Judge Richard Henriques on Thursday fined the force £175,000 ($364,000) and ordered it to pay a further £385,000 in court costs.
Ian Blair, the Metropolitan Police's chief commissioner, said he would not stand down after the guilty verdict.
He said he would not resign over "the events as the judge described, of a single day in extraordinary circumstances".
Prosecutors had argued during a four-week trial at the Central Criminal Court, also known as the Old Bailey, that the force had made a "shocking and catastrophic error".
They said that de Menezes and members of the public were put at risk because police kept him under surveillance while he was on two buses and an underground train before he was shot.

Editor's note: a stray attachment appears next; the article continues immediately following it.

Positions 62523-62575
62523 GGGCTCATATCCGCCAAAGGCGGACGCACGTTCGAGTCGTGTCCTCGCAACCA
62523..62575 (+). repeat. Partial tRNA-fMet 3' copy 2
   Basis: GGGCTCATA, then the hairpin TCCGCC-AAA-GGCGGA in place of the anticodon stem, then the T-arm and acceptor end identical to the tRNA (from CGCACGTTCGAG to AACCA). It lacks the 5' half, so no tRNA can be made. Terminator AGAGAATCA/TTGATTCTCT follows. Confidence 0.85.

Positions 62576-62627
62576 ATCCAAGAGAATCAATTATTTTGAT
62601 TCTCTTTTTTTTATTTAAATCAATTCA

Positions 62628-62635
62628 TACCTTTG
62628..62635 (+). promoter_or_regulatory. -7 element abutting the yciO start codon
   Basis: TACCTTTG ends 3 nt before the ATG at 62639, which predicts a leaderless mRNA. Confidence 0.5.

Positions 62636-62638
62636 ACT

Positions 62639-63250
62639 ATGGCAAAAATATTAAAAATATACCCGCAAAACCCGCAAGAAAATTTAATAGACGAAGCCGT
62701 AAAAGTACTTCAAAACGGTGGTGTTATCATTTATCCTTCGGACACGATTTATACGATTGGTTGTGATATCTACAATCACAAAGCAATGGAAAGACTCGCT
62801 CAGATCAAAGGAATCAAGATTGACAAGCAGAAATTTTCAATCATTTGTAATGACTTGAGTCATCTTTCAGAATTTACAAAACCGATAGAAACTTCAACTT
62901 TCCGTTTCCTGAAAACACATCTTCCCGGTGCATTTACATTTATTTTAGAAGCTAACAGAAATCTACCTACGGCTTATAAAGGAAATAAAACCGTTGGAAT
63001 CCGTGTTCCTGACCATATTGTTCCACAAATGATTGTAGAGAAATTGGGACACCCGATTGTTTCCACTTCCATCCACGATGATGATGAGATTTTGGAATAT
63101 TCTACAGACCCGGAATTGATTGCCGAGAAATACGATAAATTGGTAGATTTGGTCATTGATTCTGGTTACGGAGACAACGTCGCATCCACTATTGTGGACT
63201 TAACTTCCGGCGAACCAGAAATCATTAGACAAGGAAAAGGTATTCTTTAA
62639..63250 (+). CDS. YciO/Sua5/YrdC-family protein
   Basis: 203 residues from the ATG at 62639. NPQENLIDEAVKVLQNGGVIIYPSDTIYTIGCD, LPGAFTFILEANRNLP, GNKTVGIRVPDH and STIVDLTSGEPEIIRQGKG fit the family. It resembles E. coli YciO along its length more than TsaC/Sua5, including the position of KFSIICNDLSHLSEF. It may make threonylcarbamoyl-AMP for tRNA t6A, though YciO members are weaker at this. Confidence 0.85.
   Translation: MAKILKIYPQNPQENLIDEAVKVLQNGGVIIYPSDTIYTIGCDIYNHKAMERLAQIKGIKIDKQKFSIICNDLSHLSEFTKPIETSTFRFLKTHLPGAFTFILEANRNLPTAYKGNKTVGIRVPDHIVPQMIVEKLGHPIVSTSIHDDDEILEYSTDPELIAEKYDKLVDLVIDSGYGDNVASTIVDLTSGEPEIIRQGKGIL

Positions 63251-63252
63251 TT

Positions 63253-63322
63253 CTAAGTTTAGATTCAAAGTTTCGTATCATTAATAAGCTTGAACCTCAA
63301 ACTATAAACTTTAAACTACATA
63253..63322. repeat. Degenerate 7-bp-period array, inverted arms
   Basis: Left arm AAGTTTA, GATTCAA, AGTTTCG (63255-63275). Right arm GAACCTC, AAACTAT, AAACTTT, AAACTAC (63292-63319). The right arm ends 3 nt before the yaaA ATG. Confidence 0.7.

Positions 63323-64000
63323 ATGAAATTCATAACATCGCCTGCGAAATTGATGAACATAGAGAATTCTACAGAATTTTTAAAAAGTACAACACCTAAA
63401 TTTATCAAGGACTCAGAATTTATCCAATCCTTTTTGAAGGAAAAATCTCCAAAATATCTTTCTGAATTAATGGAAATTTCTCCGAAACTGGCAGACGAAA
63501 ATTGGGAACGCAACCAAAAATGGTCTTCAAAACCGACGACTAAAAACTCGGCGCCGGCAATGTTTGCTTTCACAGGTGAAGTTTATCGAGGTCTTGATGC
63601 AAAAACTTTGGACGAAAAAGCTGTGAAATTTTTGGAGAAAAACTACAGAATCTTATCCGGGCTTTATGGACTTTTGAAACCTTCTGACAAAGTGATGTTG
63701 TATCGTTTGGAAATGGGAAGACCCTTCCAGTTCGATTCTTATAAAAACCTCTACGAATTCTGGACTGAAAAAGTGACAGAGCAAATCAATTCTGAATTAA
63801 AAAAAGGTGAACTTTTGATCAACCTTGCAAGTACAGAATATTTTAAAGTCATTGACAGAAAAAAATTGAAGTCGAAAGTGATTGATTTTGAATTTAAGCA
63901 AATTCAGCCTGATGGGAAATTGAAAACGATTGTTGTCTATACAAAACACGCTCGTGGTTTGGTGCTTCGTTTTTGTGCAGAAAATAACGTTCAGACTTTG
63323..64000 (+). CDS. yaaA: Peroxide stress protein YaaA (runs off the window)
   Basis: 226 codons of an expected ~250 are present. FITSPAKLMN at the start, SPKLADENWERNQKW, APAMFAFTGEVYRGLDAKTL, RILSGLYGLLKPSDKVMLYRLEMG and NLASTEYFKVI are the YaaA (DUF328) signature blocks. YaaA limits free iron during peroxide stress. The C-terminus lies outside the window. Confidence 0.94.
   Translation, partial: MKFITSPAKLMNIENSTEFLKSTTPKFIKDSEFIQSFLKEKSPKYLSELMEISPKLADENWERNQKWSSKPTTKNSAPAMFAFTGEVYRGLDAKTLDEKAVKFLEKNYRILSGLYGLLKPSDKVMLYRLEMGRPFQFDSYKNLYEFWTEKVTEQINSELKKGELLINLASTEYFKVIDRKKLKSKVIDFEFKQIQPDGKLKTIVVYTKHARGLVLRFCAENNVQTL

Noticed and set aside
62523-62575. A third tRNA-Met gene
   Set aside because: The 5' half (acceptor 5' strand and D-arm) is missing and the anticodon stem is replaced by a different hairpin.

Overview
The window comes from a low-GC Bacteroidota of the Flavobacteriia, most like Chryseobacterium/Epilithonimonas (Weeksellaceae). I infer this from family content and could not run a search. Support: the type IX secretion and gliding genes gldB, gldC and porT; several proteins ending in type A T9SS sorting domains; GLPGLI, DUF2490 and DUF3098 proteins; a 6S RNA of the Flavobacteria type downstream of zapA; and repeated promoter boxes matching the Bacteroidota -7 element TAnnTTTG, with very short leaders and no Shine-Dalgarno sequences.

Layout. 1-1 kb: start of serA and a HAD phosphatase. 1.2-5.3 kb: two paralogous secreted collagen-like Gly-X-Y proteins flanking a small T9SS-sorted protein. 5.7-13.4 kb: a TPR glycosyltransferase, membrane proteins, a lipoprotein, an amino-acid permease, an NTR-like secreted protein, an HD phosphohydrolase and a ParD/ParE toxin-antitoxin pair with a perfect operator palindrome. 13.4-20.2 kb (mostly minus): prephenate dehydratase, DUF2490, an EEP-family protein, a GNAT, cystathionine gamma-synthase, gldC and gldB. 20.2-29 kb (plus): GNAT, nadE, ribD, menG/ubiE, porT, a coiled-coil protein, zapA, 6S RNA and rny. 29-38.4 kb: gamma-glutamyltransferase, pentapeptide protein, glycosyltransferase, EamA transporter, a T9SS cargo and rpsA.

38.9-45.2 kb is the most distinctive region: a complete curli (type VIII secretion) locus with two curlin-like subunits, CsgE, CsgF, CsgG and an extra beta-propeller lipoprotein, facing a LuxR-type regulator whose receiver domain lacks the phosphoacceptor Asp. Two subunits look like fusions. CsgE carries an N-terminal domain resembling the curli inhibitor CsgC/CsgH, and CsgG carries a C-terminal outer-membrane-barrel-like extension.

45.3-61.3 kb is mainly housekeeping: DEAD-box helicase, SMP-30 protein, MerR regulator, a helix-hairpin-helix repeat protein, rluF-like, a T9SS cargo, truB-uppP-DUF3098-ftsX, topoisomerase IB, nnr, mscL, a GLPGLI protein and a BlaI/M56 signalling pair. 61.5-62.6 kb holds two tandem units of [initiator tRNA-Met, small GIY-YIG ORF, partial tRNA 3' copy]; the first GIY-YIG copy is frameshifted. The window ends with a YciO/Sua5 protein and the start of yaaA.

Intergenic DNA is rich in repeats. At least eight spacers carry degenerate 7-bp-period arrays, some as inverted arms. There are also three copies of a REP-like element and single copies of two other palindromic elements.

Cressida Dick, the deputy assistant commissioner of police and the officer in charge of the operation which resulted in de Menezes' death, was cleared by the jury of any wrongdoing.
She told the court she had instructed officers to "stop" de Menezes while they tracked him, but did not order them to shoot him.
Len Duvall, chairman of the Metropolitan Police Authority which oversees the force, said a review would be undertaken to assess how its officers dealt with the situation.
He said the incident highlighted "operational and communication processes which proved to be inadequate when Londoners' lives were put under threat of terrorist attack".
Last year, British prosecutors ruled out bringing criminal charges against the officers who shot de Menezes, saying there was insufficient evidence to bring a prosecution.